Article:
Yellow Green Farmers Market vendor Michael Hoffman was shocked when he arrived at Bodhi’s Brew at the Hollywood market last Thursday. City inspectors stuck a bright red notice on the wall of the vegan deli that he and his wife have run for three years. Their business was shut down.
“We’ve prepared food for the weekend, so we would have all that lost time and money plus our lost profits,” he says. “Two thousand dollars minimum. That’s a lot of damages.”
Over 350 vendors sell food, clothing, produce, and artisan wares on Saturdays and Sundays at the “city within the city.” Thousands of shoppers visit the Yellow Green Farmers Market each weekend and many vendors rely on it as their sole source of income.
Hoffman was frustrated. “It doesn’t make sense that the government is going to be able to shut down a huge business like this without any notice and without giving any sort of justification,” he says.
This is not the first time that vendors have been surprised to learn of an abrupt change at the market. Just last month, the market instituted a controversial parking fee for vendors and customers alike. Vendors were notified via a flyer and management maintained that the change was made to accommodate the market's growing base of customers.
Mark Menagh, general manager of the market, also found an unsafe structure notice on the main door of the building on Thursday. And, like Hoffman, he says he had no idea why.
“The notice effectively shut the market down immediately,” says Menagh. In an attempt to reach the market’s many vendors, Menagh posted a notice on Facebook, but there was no guarantee that any of the vendors would see it. He also arranged for an emergency meeting with city officials on Friday.
Raelin Storey, Director of Communications, Marketing and Economic Development for the City of Hollywood, says that the shutdown was justified, and that the city has had ongoing problems with permitting and fire hazards at the market since 2009.
“I think they were well aware of the requirements of permitting and they should not have been surprised that continued efforts to circumvent those procedures would result in the closure of the facility until they come into compliance,” says Storey,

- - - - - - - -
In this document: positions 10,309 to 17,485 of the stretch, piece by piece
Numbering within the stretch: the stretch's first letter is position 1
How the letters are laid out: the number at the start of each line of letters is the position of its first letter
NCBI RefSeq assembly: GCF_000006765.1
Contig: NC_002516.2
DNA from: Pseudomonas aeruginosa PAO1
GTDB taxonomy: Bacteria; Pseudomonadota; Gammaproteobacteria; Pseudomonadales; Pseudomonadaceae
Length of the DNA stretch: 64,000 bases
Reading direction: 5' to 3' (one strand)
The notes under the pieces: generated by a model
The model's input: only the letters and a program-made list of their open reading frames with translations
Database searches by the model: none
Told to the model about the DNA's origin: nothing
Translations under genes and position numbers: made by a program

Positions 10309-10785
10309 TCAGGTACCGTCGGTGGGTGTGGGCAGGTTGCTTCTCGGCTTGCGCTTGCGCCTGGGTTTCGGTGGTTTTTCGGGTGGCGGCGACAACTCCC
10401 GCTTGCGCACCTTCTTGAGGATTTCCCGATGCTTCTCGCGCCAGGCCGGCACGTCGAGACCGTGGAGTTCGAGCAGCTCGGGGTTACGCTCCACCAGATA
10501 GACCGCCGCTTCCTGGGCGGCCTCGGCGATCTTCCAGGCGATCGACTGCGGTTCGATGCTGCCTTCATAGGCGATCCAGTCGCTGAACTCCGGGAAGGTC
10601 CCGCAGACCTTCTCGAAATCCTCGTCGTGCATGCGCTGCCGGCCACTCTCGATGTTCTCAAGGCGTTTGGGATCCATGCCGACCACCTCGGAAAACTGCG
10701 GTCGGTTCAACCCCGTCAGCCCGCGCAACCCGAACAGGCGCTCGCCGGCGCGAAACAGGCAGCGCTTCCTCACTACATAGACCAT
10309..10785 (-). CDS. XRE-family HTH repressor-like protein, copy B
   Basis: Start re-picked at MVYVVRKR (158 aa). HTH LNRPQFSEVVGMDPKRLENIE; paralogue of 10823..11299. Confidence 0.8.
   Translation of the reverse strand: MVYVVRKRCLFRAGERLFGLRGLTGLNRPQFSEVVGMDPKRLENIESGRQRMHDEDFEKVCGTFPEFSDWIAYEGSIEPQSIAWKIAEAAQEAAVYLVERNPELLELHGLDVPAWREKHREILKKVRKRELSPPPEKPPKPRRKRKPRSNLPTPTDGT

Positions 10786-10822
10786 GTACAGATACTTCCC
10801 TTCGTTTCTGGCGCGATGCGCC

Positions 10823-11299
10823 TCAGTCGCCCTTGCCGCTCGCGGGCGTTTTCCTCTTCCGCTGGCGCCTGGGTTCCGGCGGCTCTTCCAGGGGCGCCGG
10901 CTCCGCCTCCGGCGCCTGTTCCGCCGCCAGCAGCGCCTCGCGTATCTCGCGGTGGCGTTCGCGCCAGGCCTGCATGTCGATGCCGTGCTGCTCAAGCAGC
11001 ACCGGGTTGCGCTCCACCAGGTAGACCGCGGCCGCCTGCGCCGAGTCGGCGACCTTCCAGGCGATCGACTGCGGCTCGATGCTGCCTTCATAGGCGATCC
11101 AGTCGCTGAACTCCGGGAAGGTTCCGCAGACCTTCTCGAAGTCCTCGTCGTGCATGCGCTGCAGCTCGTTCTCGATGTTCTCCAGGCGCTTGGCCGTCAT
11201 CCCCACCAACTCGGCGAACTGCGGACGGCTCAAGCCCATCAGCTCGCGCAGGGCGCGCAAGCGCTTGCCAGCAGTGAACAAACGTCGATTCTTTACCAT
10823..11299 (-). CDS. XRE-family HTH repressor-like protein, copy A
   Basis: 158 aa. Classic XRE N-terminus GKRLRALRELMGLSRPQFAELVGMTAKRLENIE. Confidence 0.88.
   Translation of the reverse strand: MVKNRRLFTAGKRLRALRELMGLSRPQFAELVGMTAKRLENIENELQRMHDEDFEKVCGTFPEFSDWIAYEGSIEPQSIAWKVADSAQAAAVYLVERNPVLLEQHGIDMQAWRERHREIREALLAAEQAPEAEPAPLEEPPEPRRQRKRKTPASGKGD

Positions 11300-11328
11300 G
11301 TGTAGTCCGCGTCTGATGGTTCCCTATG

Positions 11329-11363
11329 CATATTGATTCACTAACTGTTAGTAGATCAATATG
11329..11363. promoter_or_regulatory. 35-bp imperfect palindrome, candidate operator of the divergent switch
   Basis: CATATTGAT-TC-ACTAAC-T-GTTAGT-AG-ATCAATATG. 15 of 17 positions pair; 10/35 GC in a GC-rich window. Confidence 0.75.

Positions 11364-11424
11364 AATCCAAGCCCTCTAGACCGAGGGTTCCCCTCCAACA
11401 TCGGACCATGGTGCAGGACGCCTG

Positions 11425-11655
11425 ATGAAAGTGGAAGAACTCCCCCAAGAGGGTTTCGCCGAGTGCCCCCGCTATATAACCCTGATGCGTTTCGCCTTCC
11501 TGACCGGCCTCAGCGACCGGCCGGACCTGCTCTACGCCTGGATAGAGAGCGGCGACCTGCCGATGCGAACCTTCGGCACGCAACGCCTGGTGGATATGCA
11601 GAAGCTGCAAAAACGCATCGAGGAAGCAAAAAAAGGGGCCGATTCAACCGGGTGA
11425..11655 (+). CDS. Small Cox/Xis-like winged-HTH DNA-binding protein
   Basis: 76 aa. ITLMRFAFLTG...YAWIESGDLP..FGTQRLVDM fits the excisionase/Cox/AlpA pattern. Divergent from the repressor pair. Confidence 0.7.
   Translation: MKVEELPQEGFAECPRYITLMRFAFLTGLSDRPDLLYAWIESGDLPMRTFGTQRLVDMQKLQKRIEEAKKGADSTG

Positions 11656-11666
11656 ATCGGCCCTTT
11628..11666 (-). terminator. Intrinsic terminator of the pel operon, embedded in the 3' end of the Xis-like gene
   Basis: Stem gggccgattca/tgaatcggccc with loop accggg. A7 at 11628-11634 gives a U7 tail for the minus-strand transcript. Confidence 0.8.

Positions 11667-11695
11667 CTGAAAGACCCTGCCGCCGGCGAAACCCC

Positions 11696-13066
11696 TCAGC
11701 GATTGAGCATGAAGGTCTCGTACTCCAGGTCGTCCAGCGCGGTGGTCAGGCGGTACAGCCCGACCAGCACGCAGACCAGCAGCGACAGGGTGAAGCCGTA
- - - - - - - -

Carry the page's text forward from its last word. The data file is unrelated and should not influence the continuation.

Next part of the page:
Menagh maintains that the shutdown was a surprise, but he understands how inspectors who may not be familiar with the market’s complicated infrastructure could be confused.
“We’re located in a refurbished construction warehouse that, in the past, housed water tanks and sheet metal.” Menagh says. “At first look it’s hard to determine what is within code and what is not. We have grown fast and added infrastructure. We have a lot of open permits that have to be inspected.”
Storey says the shutdown was in response to complaints over the past three weeks about unpermitted work and unsafe conditions. She says that based upon an October 11 meeting between market representatives and city officials, the city believed that issues surrounding “significant” safety issues were being addressed.
“We all felt we were on the same page and that they were going to be working with us to remedy the unpermitted work for building and fire codes,” Storey says. “But instead of bringing old work into compliance, they were trying to install additional kiosks.”
City officials allowed the market to open over the weekend with a fire department outreach truck on hand for added safety. But Hoffman, who is also an attorney, thinks the shutdown was about more than safety concerns.
“I think somebody tried to pull a power move,” Hoffman says.
Menagh thinks that Friday's meeting laid the groundwork for better communications with the city going forward. Mostly, he hopes something as drastic as a shutdown never happens again. “They never gave me a reason for what I consider due process,” he says. “My understanding of due process is to tell us we have an issue and then give us 'x' number of days to rectify it.”
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